Monday, April 28, 2014

The Money Pit

Will told me this weekend that the support beams need to be replaced. He looked under our house and discovered several are rotten. As in about ten beams with four to six ft. sections of rotten wood.

In order to fix this, we will need to jack up the house, remove the old beam, slide in another, then sit the house down. Jacking up walls could lead to cracks in the plaster, windows falling out, floors breaking, wiring being pulled loose, and Goddess knows what else.

Not replacing the beams means the house will fall down.

And of course, there is the question of WHY the beams rotted in the first place. The one under the bathroom rotted from years of water leaks. The one under our bedroom had termite damage.

The beams are not cheap. I'm not even sure we can buy beams like the one under the house. They are huge, six by eight inches. Imagine squaring up a tree trunk. That's what my house is made of.

My father has a building that MAY have similar beams. He has told me I could use the wood before, but the deal was I couldn't tear anything down until I was ready to use the wood. It's not being used and we're pretty sure someone will burn the building down one day, not out of malice but just being stupid with a cigarette.

But there's some problems, the first being my father doesn't like Will. Dad might not let me have the wood now. And we don't know for sure that the beams are the same. I am assuming they are because both houses were built in roughly the same time. I don't know if there are enough beams. I don't know if the building code will allow using reclaimed materials. I don't know that building supply stores sell beams that big. I would imagine if they did, the beams would be really, really expensive. And while we did fix all the leaking pipes, we haven't treated for termites. Some of the beams might be under too much pressure and that's whole different repair job that probably involves rebuilding the house or at least tearing some of it down.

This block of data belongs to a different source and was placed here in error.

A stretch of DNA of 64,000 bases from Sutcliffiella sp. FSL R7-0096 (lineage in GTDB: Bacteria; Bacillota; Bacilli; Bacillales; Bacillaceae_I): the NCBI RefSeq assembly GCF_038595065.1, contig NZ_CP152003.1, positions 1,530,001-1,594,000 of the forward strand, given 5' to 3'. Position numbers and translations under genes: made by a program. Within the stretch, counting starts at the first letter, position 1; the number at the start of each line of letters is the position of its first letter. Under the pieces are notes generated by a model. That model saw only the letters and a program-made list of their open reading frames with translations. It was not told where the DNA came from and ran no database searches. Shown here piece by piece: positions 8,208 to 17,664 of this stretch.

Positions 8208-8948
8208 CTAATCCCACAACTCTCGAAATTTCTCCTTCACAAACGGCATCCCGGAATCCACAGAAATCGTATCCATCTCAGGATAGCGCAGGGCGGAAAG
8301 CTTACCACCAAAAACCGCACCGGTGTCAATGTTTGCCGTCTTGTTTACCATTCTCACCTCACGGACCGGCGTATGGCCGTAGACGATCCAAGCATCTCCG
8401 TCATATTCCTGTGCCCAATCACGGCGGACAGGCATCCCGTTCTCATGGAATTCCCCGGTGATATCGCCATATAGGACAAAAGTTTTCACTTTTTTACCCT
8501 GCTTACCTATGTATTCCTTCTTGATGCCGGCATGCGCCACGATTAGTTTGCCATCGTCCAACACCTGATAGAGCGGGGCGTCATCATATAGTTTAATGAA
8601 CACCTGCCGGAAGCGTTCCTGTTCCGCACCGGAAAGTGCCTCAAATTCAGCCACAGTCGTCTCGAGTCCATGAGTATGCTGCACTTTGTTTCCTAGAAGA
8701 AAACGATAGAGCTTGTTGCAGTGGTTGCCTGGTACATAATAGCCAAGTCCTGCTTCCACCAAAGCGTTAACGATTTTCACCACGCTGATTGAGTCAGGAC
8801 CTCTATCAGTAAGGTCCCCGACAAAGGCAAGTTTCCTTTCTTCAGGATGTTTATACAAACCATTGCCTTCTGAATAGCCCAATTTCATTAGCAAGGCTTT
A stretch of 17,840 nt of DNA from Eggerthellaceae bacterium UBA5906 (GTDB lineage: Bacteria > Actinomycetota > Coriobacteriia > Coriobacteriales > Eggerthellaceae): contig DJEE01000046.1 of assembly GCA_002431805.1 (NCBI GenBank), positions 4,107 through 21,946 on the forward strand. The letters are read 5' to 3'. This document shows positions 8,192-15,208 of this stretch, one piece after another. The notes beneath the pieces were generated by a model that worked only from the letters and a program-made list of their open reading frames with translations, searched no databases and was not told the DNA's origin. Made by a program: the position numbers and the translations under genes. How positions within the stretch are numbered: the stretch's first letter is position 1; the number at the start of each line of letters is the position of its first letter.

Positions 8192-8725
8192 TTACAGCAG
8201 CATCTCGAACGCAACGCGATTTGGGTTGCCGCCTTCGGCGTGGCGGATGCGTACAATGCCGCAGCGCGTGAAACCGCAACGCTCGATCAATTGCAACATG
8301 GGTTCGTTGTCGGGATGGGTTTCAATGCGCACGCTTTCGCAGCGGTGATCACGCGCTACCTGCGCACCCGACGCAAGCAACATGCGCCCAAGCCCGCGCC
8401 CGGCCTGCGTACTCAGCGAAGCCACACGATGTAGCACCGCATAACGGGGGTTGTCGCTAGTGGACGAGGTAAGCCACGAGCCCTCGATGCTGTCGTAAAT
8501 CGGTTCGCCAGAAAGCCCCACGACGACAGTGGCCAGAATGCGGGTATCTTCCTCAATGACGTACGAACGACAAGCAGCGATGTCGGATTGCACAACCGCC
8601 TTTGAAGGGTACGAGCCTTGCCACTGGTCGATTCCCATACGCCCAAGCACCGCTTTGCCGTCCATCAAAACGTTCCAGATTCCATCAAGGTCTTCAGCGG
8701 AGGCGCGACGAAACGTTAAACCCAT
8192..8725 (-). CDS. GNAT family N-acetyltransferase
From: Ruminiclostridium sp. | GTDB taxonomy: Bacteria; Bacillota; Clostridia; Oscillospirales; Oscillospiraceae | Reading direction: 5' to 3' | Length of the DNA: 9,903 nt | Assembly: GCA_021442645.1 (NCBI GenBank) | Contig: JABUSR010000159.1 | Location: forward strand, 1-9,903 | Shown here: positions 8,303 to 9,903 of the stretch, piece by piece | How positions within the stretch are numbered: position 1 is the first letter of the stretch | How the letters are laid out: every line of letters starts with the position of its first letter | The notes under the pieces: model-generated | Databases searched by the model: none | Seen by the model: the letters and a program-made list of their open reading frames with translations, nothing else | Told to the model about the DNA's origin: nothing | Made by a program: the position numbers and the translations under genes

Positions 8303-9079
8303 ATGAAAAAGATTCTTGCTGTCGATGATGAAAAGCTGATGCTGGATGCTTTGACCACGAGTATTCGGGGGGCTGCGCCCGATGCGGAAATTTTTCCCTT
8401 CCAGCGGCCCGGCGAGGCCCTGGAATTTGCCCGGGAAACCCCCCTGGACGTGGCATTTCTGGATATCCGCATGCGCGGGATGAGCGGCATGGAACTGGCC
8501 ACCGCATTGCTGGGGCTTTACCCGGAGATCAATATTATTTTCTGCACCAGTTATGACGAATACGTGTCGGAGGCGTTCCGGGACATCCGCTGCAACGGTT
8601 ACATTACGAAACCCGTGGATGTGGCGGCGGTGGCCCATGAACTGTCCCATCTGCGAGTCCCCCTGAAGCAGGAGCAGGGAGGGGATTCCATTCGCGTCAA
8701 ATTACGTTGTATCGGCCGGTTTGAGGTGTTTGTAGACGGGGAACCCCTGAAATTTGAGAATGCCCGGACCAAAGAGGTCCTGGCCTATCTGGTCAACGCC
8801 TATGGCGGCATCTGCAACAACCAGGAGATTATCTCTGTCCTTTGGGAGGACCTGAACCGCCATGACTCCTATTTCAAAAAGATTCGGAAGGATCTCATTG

So that's where we are, a huge house falling down around us while we struggle to live.


Aine O'Brien said...

ohboy. That doesn't sound good. This may not even be safe to be living in - please put your safety first. Maybe you should get a professional opinion.?

FreeDragon said...

I'm leery of being in a professional for two reasons: 1.) He may condemn the house and we will be homeless 2.) The historical society may try to take the house away from us and we will be homeless. That almost happened to my neighbor up the street, she lives in what the first courthouse in Lee County. Never mind that it's been a private residence for over a century or that she's owned the house for decades. People tried to put her out of her home so they could 'preserve' it. They didn't want to give her fair market price or provide her with another home. She fought a long time before she got to keep her house.

I don't think the house will suddenly collapse. I think it will remain standing for the time being barring a hurricane. I don't know how rotten the wood is. It could be just on the surface or it could be all the way through.

My father has worked construction his entire life. This is why I want him to look at the house. He can tell me realistically if the house is worth saving.

The only place where the rotten beams show on the inside is near the front door. The floor board has caved in. We don't walk there. I've mistakenly stepped on the board a few times. It held my weight, nothing shifted, and nothing broke. Would I set any furniture on that spot? Hell no.

If we're going to save the house, these are things that must be fixed. If we are tearing the house down, we can live with it for now.

catherine said...

I'm glad you are safe, I have heard about the tornados that are sweeping through that area, and I was trying to find out if Salem was in the path of any of them. I did find out a lot of interesting facts about Salem. It's a lot smaller than I thought. Is the house insured for tornados?

Jacking the house up and replacing beams is really expensive. Hopefully the building code allows wood beams, some places you can only use steel ones. If your dad is in construction he will know for sure. Good luck and watch out for tornados :)